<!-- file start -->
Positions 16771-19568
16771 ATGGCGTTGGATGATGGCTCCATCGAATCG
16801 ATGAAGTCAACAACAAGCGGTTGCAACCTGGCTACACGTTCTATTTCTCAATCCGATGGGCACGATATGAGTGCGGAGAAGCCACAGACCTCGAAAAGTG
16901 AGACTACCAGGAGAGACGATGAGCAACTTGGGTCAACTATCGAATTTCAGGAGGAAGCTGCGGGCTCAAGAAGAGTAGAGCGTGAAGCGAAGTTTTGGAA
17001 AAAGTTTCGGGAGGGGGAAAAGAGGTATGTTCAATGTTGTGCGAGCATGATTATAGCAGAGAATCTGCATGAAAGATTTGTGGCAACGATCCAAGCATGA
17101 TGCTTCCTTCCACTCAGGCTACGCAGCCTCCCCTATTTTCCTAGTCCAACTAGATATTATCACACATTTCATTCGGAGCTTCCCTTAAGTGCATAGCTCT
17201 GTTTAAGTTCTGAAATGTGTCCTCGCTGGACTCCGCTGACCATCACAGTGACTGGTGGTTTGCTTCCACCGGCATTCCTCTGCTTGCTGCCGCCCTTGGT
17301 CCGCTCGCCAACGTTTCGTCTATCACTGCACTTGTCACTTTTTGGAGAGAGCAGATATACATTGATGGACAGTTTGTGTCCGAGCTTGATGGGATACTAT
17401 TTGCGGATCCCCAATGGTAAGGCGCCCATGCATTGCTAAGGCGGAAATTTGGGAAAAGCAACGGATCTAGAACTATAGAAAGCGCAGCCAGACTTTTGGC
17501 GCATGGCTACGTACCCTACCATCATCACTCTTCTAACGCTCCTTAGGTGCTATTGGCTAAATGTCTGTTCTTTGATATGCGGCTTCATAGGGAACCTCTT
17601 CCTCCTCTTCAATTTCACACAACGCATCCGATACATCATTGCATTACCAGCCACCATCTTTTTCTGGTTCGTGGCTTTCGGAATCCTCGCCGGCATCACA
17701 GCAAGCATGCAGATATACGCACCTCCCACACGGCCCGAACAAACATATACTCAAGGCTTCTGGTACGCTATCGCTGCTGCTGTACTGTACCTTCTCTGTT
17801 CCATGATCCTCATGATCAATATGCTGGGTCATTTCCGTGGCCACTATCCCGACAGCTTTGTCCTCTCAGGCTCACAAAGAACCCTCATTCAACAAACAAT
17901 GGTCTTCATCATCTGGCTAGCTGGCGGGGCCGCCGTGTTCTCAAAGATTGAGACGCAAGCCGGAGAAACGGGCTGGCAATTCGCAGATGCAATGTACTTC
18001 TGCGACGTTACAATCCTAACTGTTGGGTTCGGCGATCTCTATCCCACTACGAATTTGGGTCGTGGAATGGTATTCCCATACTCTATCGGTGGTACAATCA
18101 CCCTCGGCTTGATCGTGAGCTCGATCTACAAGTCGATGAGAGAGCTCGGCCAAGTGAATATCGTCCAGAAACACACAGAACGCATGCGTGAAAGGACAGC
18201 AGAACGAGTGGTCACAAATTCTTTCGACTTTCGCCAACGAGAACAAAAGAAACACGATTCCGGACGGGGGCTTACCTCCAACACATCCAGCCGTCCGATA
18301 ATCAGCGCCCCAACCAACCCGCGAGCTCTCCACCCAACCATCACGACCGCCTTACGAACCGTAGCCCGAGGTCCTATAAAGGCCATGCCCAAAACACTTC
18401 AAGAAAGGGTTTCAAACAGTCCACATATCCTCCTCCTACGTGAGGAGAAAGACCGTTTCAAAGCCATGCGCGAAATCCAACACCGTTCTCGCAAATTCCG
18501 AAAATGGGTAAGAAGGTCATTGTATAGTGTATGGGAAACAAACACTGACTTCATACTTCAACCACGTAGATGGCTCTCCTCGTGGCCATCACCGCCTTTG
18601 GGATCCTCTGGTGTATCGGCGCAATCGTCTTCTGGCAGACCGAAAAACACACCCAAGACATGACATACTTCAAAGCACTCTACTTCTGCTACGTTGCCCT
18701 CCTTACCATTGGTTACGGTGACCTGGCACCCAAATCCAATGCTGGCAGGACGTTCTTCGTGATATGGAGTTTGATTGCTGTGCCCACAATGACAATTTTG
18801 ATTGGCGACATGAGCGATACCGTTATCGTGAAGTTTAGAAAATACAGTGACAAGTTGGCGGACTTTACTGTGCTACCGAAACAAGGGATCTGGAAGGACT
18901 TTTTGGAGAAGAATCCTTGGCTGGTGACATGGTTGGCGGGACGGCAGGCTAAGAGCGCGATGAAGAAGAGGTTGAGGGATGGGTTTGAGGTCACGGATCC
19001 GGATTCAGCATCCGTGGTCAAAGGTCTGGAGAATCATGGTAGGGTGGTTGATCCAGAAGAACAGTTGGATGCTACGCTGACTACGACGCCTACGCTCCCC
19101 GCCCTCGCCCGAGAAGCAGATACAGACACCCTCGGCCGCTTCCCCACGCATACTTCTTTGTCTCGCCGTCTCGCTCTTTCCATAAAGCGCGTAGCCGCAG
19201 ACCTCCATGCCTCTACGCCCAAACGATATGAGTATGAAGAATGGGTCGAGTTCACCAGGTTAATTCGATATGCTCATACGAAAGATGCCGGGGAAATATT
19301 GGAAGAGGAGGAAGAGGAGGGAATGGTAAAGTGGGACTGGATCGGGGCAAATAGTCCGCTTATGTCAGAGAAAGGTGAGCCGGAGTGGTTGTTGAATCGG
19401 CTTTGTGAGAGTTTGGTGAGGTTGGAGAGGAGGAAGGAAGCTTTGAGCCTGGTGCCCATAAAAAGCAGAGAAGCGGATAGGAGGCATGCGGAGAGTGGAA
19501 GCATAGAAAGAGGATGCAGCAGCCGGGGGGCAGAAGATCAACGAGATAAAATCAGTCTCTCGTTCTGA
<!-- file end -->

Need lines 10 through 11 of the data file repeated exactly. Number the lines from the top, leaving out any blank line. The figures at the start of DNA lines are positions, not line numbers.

17501 GCATGGCTACGTACCCTACCATCATCACTCTTCTAACGCTCCTTAGGTGCTATTGGCTAAATGTCTGTTCTTTGATATGCGGCTTCATAGGGAACCTCTT
17601 CCTCCTCTTCAATTTCACACAACGCATCCGATACATCATTGCATTACCAGCCACCATCTTTTTCTGGTTCGTGGCTTTCGGAATCCTCGCCGGCATCACA